SEATTLE — Manny Machado spoke very openly Monday about how much he misses having Nelson Cruz around the Orioles clubhouse.
And it isn't just the offensive contributions Machado says he misses — though Cruz is having a career season, hitting .324 with 33 homers and 69 RBIs — but the mentorship the Seattle Mariners star provided young players like himself.
"It's not something that's surprising, because I know what he can do," Machado said of Cruz's season. "I know the type of player he is. It just [stinks] that he's not on our side helping us out. … We could use those numbers, hands down. It would have been a different story if he was here, but not just because of his numbers, but what he brought to the table every day."
The 22-year-old Machado said he has learned a lot about friendship from Cruz, who played only one season in Baltimore but led the majors with 40 homers and helped guide the Orioles to a division crown and the American League Championship Series. Cruz signed a four-year, $57 million contract with the Mariners in the offseason, a price the Orioles were not willing to pay to keep Cruz in orange and black.
"He came over here and he kind of took us under his wing, me and [Jonathan Schoop]," Machado said. "He taught us a lot of things and he was a father mentor for us. He's a big brother. Even though it [stinks] that he's not on our team, he's the type of guy who was always loved here, who always got along with everybody, who brought that energy we needed and passed [it] along to everybody every day."
When Machado held his second annual charity bowling tournament, the Mariners were in town. Cruz called Machado and asked whether he could come. The night before the Orioles opened their series in Seattle, Cruz invited Machado over to his house.
Asked whether they would remain friends despite being separated, Machado said: "Hell yeah, hands down, no matter where he goes. He's that's type of guy, no matter what. He came out to my charity event. I wasn't even the one who called him. I didn't want to bother him. I know he's busy. He called me up and said, 'Hey, I know you're having your charity event. Can I pass by? … My daughter and kids, they'd love to bowl.' … That's just the type of person he is. I think the relationship we built last year, it's not just going year to year, but it's a lifetime relationship we'll have."
Britton's 1 2/3-inning effort was part dominating and part gritty. He allowed two hits in the ninth and uncorked a wild pitch, but he also stranded two runners — one inherited — and struck out four of the eight batters he faced. One of them, Austin Jackson, swung and missed at a hard sinker that got past catcher Caleb Joseph and allowed Franklin Gutierrez, who had doubled at the end of a 10-pitch at-bat, to score an unearned run. With two outs away, it was a one-run game.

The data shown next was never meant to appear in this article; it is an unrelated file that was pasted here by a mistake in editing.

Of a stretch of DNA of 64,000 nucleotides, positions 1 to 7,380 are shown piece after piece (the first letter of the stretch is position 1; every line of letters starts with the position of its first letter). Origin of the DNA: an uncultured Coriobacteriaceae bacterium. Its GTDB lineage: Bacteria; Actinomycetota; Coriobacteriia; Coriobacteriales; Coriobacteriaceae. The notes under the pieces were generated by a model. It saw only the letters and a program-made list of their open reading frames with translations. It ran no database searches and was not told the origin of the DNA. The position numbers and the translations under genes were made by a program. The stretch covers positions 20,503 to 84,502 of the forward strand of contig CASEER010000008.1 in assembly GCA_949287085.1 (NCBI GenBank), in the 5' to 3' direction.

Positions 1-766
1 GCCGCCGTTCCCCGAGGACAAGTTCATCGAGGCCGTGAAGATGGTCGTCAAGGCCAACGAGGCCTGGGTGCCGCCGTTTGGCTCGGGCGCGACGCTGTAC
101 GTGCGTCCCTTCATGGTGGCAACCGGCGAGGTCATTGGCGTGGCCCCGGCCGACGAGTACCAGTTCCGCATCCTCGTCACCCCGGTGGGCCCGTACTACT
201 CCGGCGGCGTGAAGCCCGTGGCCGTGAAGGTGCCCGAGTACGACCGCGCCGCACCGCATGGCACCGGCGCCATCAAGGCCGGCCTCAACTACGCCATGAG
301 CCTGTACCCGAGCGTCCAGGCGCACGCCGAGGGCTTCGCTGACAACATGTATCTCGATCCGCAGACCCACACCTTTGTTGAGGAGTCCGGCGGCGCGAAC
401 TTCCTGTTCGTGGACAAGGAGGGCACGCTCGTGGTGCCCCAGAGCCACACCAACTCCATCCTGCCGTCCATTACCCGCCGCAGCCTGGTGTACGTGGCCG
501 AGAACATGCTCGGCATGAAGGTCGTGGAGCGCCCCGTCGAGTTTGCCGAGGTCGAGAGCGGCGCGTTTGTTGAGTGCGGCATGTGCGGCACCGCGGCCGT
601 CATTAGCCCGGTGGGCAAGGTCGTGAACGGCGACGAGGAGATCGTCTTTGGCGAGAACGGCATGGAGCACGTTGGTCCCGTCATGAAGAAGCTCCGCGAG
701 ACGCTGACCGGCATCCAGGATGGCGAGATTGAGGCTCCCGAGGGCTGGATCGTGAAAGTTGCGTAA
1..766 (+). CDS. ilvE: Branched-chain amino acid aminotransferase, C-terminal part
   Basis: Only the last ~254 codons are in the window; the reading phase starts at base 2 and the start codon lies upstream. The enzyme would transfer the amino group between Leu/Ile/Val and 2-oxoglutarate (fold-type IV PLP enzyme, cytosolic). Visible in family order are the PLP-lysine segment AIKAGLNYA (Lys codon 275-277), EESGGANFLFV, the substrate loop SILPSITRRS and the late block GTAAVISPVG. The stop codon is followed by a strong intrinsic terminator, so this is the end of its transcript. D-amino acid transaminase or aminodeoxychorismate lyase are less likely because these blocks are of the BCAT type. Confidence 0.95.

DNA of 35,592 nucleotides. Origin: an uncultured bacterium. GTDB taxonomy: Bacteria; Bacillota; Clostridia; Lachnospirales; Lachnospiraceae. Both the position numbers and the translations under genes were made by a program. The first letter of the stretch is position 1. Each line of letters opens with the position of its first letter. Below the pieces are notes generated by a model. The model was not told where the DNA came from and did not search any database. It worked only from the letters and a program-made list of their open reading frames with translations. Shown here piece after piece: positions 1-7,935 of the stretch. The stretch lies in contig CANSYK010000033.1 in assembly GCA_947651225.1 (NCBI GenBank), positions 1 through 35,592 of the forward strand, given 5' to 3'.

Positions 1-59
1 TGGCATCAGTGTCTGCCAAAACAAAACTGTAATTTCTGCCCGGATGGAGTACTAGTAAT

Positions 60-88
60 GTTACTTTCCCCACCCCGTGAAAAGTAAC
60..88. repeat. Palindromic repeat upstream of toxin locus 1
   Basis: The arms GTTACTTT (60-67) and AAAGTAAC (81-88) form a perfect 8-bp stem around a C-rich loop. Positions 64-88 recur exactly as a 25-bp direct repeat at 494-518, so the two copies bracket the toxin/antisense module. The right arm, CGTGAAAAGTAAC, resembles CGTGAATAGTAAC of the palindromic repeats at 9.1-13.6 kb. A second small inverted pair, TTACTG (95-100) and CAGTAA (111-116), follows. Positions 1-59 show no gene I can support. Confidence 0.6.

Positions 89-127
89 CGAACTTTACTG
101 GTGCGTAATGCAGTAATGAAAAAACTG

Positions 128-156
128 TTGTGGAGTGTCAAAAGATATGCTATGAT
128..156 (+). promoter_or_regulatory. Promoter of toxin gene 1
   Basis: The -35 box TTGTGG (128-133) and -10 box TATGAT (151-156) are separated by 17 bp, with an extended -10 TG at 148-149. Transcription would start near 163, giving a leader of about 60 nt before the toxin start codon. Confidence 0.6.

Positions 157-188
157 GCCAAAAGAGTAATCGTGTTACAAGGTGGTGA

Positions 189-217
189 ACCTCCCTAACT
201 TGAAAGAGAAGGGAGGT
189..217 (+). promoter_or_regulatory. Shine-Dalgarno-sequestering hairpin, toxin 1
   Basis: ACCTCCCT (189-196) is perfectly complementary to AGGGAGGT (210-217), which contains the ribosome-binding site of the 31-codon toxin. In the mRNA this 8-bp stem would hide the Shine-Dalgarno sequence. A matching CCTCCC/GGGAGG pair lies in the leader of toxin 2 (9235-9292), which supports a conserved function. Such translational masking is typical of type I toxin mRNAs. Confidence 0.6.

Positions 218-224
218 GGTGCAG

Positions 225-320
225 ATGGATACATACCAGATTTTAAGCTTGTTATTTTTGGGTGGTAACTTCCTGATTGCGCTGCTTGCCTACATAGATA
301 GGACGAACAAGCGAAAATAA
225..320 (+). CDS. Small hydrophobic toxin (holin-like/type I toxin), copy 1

As the inning unfolded, the Orioles couldn't have been feeling good. Momentum was shifting, the Safeco Field crowd was getting into the game, and Britton's pitch count was getting up.
"It was tough," Britton said. "[They] had some pretty good at-bats. Gutierrez was probably one of the better at-bats someone's had off me all year, so that was a nice battle. It's fun. You want to win. I've never faced him before. [Gutierrez] got a pitch up [at] 3-2, so that extended the inning right there. The ball was kind of cutting a little bit when my pitch count got up, and that [wild pitch] was a tough ball for Caleb. But just tried to battle, really, and get strike one on those guys. I think that was the big thing. I got ahead of most of those hitters, so it put me in a good spot."
Even though Britton's pitch count was elevating, Orioles manager Buck Showalter had faith in his closer, especially since he hadn't pitched since Wednesday in Oakland. Showalter said he also wasn't going to use four of his relievers, which is why he recalled Mychal Givens while Chaz Roe's availability was uncertain. Roe was placed on the disabled list with right shoulder tendinitis before the game.
So will Britton be available Tuesday? It's hard to imagine.
"We'll see tomorrow," Showalter said Monday. "I've said all along, when he's had three or four days off or we have an off-day in between, with a game on our line, [he's] one of our best pitchers. But I'm not going to put him in harm's way."